Photo credit: Hagley Museum and Library
By Steve Sears
Long Valley Farm, located in North Carolina’s Carvers Creek State Park, which has been listed on the National Register of Historic Places since 1994, served as a retreat for members of the famed Rockefeller family.
Colleen Bowers was the first park ranger to be hired at Carvers Creek State Park, and she now serves as its Superintendent. “It’s got a story behind it,” she says of the park and farm, the latter willed to the Nature Conservancy in 2005. “The state started getting its first section of property in 2005, basically collecting area, getting ready for a state park. Then, in 2010, the Nature Conservancy gave the state Long Valley Farm.”
The Long Valley Farm section of the park officially opened in September of 2013, and the Sandhills section in 2019. The number of visitors has steadily increased over the years, 112,000 visiting in 2020.
The farm, which encompasses 1,420 of the park’s 4,000 acres, dates back to the early 20th century. Robert Wall Christian owned the property in 1914. Before that, it was lumber companies and game clubs using the property. Christian farmed the property once ownership was assumed, he one of the first to experiment with artificial fertilizers and crop rotation. Old structures dot the farm that date back to that era, including a spring house, and a gazebo that he himself built.
Christian sold the farm in 1927 to Percy Rockefeller. “Percy Rockefeller was the creator of the Overhills (Estate), which does not connect to Long Valley (Farm), but it’s right down the road,” says Bowers. “The Overhills was a family resort and the train went right to the property. He did do some farming, but it wasn’t enough to make him any money off of it. He really used this property to hunt on, so they had hunting dogs and horse stables at the Overhills.”
James Stillman Rockefeller took over the property in 1937, and he built his house that still stands on the property. He would remain there for 67 years. Bowers says, “He did use it mainly for farming, but it was kind of his getaway, too. He had a farm manager that lived here on the property to manage the farm.” Beef cattle roamed Long Valley Farm at that time, and tobacco plants were abundant. Three tobacco barns and two packhouses still remain, and Rockefeller had a grist mill that from 1940 to 1947 that produced corn meal and flour under the Long Valley Farm name. “We still have a whole bunch of the bags with the emblem and ‘Long Valley’ on it,” says Bowers with emphasis.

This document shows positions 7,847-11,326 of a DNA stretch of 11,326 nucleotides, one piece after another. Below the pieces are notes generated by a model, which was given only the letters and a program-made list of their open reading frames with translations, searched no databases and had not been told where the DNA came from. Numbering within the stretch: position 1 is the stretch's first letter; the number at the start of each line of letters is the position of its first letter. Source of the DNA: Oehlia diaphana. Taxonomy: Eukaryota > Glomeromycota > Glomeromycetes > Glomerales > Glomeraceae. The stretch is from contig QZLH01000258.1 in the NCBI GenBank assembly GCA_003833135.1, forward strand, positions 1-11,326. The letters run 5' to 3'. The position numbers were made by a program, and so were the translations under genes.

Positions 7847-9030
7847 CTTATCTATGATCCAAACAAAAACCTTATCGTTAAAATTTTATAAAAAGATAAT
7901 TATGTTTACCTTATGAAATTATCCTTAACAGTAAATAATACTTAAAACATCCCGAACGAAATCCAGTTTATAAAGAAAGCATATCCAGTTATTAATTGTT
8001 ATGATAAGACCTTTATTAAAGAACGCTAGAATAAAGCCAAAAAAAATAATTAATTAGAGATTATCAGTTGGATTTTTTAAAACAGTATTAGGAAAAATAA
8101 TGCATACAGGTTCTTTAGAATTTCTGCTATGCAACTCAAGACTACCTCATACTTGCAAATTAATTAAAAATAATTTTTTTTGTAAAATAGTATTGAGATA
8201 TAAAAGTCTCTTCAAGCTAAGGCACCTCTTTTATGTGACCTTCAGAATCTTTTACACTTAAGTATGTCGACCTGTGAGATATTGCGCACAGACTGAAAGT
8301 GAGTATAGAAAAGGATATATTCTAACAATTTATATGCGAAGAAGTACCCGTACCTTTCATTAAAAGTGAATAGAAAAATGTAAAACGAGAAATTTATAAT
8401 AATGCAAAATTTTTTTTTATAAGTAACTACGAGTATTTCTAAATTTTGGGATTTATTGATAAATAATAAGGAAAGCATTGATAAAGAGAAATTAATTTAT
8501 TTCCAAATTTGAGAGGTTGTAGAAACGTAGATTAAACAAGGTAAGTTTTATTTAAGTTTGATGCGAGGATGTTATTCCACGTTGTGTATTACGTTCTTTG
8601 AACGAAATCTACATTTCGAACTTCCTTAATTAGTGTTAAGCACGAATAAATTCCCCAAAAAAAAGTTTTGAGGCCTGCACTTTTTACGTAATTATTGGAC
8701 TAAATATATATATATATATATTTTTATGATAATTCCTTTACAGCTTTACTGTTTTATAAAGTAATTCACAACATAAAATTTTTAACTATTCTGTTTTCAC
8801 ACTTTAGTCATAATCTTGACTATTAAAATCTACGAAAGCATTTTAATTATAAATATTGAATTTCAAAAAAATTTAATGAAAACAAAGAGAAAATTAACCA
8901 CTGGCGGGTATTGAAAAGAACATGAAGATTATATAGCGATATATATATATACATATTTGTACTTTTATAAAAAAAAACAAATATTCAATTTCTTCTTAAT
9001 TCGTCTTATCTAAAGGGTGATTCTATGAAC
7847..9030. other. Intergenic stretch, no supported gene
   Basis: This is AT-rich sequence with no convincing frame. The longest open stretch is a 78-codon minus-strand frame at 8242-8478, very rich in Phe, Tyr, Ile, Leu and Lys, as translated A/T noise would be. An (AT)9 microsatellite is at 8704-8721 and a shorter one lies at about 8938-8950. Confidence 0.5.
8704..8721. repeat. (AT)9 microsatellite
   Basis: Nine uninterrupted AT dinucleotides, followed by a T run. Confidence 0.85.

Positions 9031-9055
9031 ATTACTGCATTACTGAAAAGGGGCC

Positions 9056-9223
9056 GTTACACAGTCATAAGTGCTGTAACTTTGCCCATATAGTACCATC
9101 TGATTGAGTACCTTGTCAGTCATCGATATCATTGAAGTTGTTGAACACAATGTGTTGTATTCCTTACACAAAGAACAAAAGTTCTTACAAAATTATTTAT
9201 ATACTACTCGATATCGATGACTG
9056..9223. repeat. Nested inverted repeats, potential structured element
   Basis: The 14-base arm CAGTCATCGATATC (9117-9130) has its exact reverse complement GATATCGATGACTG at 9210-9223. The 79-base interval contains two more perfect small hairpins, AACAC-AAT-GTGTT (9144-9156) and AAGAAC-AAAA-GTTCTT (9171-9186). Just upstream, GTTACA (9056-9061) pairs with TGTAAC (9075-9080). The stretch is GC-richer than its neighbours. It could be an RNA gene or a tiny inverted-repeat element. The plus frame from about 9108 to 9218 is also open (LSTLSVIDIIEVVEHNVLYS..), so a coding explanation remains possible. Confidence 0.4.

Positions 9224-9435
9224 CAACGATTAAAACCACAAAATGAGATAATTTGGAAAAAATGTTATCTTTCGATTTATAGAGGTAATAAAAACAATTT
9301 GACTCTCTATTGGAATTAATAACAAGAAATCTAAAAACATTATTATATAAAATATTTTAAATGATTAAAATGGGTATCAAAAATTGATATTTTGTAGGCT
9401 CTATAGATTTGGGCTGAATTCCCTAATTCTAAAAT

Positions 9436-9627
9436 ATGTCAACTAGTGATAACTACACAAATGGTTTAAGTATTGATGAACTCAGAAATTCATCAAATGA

Rockefeller owned the property until he passed away in 2004. “In Mr. Rockefeller’s will it said that the Nature Conservancy could either maintain it as a working farm, or they could let it go back to nature,” says Bowers, “He didn’t want it to become developed.” His desire was granted. “The Nature Conservancy doesn’t farm, so they started turning all the old fields into longleaf pine.” The Nature Conservancy also did a stream restoration project, and a warm season grass meadow now sits where the cattle pasture was. “The fields,” says Bowers, “are now basically back to the natural resources.”
Per Bowers, there are plans to turn Long Valley Farm into a trail and education center. “None of our structures are being used. We’re trying to preserve them the best that we can. The plan for the future is – because we have a silo, and a granary, and a commissary – we have a lot of the structures from when Mr. Christian owned the property. It’ll be like an education farm, where people can kind of walk around and see how people used to run farms.”
Carvers Creek State Park is located on Route 87. The Long Valley Farm access and park office is located at 2505 Long Valley Road in Spring Lake, North Carolina. Visit www.ncparks.gov/carvers-creek-state-park/home.